I just recently obtained some additional information about this case in order to write an article for the next issue of “Atlantis Rising” magazine.  As a result, I have to take back what I said earlier about having a hard time placing it in my top 50.  With the new information, I now place it in my top 10, maybe as high as #6.  Not being a chess player, I am unable to fully appreciate the evidence offered by the chess game itself, but the personal and factual information communicated by Maroczy, which I had not seen when I originally posted this, is very convincing.  It is too much to go into here, but will be mentioned in the AR magazine article for the October issue.

Michael Tymn, Sun 8 Aug, 13:11


Thank you for your comments.  Yes, I have most of the old GAIA posts and some of them will be posted here eventually.  Some of them need to be polished up a bit and I just haven’t found time to do it.  Soon, though…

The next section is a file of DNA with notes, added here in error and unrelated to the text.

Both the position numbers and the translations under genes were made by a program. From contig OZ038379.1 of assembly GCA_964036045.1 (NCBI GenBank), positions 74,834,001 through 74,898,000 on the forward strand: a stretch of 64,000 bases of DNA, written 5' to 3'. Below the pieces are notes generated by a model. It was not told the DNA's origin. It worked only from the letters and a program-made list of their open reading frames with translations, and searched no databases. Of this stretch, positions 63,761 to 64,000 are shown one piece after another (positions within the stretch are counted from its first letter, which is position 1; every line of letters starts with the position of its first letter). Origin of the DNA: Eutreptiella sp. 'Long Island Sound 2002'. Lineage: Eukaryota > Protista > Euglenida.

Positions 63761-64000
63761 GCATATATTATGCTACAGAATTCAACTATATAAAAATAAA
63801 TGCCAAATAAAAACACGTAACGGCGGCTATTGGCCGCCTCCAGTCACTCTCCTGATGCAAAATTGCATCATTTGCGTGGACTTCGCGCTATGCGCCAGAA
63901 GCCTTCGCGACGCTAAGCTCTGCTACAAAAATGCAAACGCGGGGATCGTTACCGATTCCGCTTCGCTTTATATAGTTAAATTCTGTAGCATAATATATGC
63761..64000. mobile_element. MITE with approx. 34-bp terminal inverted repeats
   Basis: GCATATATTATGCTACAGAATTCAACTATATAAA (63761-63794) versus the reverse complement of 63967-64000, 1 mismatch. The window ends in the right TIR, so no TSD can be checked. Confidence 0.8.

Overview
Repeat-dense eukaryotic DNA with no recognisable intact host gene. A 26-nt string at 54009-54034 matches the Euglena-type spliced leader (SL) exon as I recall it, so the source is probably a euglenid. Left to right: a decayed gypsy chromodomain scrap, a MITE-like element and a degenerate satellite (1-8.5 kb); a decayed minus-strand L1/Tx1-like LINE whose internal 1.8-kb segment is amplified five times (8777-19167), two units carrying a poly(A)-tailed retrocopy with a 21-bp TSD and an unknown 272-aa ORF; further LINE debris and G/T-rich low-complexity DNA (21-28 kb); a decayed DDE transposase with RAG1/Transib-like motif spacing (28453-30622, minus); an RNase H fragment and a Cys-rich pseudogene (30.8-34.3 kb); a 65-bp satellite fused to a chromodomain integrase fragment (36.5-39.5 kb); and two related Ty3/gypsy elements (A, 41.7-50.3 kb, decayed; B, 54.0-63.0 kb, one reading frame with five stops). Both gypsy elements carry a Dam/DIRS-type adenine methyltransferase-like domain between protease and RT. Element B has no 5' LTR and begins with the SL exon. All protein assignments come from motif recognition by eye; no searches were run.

Thanks again.

Mike, Thu 8 Jul, 03:29

Your blog is always interesting, Michael. Do you still have access to your older blog posts at Gaia or are they lost?
If available, perhaps they could be posted here?

Roger K, Wed 7 Jul, 03:57

Jon and Amos,
Thank you for your comments.
Amos, I understand what you are saying.  I have a hard time ranking this case among my top 50, but it may be because I don’t play chess.  I learned how to play at the very basic level about 60 years ago, but have forgotten all I knew, which wasn’t very much.  The expert players seem to value this case much more than the non-players.